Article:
[FoRK] Lion, rationality, reason, and seriousness

Stephen D. Williams <sdw at lig.net> on Thu May 10 08:44:37 PDT 2007

Lion Kimbro wrote:
>  Passion is a product of evolution.  What I was saying was that if
>  you anthropomorphized evolution and then give it a will, and then
>  did whatever you thought that that anthropomorphization would have
>  you do, then you're following passion, not reason.  (And I think you'd
>  agree!)
Actually, no.  Evolution is purely meritocratic.  If it improves and 
competes well, it survives.  There is nothing romantic or loving about 
it.  Survival, reproduction, and peaceful and pleasing living among 
beings with potential for extreme violence and cruelty are the logical 
goals of evolution and they are completely rational within evolutionary 
logic.  That they are givens, to some extent, by our instincts makes 
them pre-logical within our own thinking, until we understand evolution 
which gives us the ability to solidly extend our rationality to embrace  
(survival, reproduction, growth, memetic evolution) or coopt (sex, love, 
feelings of good will).
>
>
>    /!\ Caution /!\
>
>    /!\ Distinct Lack of Levity Follows! <!>
>
>
>  <serious overrated="1">
>
>  I think "follow your heart" is the best way to live.  It's not the most
>  "rational" way, but then again, I don't think there is, or even 
> *could be,*
>  a most rational way of living.  It'd require the ultimate value system,
>  and I don't believe that exists either.
That makes no sense.  Why do you need the "ultimate value system" that 
doesn't exist?
What does "follow your heart" mean?  I think what you mean by rational 
and what I mean differ.
>   Rationality converges over time given a fixed game with fixed goals--
>  Chess, or the study of Nature.  But "reason," (sensible thinking that
>  reasonable people you like could go with,) diverges.  (Observe the
>  differences here on FoRK!)  It plays in a never-ending, always changing
>  game, and has no fixed goal.
What are your definitions of rationality and reason?  I certainly don't 
think there are two activities that can be applied to the same human /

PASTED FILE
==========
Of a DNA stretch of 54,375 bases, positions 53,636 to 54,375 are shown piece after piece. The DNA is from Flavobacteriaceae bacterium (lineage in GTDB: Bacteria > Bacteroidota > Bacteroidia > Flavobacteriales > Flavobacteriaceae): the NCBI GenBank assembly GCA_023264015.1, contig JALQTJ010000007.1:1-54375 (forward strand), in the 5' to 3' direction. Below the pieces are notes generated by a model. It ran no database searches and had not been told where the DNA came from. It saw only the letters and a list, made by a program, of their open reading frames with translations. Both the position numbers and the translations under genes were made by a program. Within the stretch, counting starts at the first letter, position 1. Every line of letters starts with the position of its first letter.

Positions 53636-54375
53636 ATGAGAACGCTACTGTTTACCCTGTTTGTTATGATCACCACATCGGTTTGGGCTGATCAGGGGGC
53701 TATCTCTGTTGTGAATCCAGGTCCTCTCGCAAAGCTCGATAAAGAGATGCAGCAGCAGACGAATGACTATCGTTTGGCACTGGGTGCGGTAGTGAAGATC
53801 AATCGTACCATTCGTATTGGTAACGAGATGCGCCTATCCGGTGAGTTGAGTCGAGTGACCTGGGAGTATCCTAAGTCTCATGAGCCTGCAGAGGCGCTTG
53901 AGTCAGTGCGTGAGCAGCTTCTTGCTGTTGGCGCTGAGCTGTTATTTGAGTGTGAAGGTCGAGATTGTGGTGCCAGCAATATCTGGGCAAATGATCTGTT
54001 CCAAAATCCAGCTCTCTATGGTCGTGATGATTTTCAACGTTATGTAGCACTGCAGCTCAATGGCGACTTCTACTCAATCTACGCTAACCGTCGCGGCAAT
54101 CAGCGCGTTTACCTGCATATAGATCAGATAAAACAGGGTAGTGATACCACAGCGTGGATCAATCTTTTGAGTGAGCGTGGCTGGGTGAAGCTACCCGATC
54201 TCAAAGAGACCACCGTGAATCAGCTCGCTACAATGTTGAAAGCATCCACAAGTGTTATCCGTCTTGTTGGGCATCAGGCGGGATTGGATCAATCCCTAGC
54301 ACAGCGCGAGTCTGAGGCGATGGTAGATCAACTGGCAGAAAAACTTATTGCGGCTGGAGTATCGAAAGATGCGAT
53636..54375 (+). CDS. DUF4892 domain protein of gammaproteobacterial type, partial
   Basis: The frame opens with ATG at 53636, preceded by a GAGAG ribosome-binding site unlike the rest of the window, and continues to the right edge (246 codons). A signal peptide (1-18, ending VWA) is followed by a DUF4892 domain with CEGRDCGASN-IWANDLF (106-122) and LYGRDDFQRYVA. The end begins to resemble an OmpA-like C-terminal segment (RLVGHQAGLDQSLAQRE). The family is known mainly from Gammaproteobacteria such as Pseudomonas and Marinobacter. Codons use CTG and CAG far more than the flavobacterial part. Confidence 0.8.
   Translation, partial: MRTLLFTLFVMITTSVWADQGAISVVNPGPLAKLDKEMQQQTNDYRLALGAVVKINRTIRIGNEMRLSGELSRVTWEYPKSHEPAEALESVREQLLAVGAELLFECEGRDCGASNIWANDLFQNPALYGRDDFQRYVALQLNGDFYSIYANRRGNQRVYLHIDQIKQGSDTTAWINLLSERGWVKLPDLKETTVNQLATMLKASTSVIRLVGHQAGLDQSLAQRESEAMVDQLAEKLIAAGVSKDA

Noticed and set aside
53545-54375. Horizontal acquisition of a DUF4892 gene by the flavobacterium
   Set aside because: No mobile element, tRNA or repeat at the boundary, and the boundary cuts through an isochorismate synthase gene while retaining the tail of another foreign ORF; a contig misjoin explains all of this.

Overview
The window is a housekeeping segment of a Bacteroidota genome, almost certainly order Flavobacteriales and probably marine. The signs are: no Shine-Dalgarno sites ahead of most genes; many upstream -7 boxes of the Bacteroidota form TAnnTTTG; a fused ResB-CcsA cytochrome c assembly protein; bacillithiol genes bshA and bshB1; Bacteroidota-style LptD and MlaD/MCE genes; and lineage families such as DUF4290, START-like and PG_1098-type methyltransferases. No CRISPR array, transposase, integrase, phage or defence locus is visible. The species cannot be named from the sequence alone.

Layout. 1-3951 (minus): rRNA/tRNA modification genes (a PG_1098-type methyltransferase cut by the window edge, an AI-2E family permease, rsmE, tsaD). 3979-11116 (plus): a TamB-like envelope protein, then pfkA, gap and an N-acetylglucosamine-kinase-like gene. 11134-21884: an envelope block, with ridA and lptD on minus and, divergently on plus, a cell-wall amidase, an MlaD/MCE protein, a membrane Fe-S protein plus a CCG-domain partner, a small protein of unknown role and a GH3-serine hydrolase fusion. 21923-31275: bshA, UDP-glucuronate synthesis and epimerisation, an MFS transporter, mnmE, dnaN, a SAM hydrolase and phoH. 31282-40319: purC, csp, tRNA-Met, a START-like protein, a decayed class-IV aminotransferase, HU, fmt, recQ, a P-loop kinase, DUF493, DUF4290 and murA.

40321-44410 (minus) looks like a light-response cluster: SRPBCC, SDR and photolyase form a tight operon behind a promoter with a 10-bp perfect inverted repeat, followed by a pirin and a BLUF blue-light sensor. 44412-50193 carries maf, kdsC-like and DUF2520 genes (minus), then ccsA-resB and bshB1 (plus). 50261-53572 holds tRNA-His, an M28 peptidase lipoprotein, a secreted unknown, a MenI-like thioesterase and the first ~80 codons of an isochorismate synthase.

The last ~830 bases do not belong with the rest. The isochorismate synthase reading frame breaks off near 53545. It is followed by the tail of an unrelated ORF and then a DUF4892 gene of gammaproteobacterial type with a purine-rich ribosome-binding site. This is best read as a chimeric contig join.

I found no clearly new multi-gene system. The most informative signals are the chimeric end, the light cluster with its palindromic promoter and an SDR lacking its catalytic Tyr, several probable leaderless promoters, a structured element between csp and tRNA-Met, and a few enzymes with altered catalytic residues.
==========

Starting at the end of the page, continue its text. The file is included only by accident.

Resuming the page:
knowledge / situation where one converges and the other diverges.

We each have our strategic and tactical goals.  Everyone has different 
circumstances, skills, experience, and strategies. 
>   Reason is firm but not inflexible.  And reason can make a total about
>  face in light of a new perspective.
Which is entirely rational.
>   I'm all for rational thinking, understanding bias, putting the 
> damper on
>  emotion, and science.  Especially when it comes time for a decision
>  that my heart may regret.
>
>  But I'd never say I lived "fully informed rationally," or advise to 
> strive
>  to do so.  First, we live for passions and nature, neither of which are
>  very rational.  (We can understand the whys of nature, but that doesn't
>  mean that it's "rational," or otherwise worthy of our loyalty.)

>   Second, the people who believe that they are "fully informed
>  rationally" seem to me to be the more dangerous and prone to error.
>  I don't believe we can save people from the danger, by trying to join 
> the
>  "fully informed rational."  It's way too easy to make an error.  I'm
>  not convinced that any human-- no, -- any *mind,* post-singularity
>  or pre-, can ever be inerrant.  And all it takes is the slightest little
>  mistake, and minds do not operate by forward or reverse chaining
>  over perfect axioms and sensations...
How is avoiding rationality / reason safer and less error prone than 
insisting on valid reason as the basis for actions and emotions?
> Living by our hearts is dangerous.  I grant that.
>
> Humanity is a danger to itself.  I grant that.
>
> But very frankly, I don't see any other way it could be.
>
>  Not without eliminating choice,
>  or any of the things that make life worth living.
Who said anything about that?  The religious want to eliminate choice, 
not me.  I want more choices.
>
>  I don't want to become a cybernetic plant.
It's inevitable.  ;-)
>
>
>  If I were you, I would advocate:
>
>  * love of knowledge & nature
>  * love of people & compassion
>  * perpetual self-inquiry
>  * the search for what is true
>  * survival for the human race (at least!)
>  * fun & good times (which make it all worthwhile)
Those are exactly what I advocate.
>
>  ... in place of "fully informed rationality,"
As a result of and enhanced by "fully informed rationality" / 
superrationality.
>  which arguably doesn't even exist.
We can continue to argue, but I don't see anything to argue against 
here.  What leads you to believe that those concepts don't exist?
>
>  </serious>
>
>
>  Swimming in the over-rated,
I don't think anyone's rated me at all, let alone over rating me.
>    Lion {:)}=
>
>    """
>      Honestly, Amber;  I don't see how "fully informed rational"
>      someone could possibly be, if they spent even just **five
>      minutes** talking "rationality" on this crazy people FoRK
>      mailing list..!
>    """
Indeed.

sdw


More information about the FoRK mailing list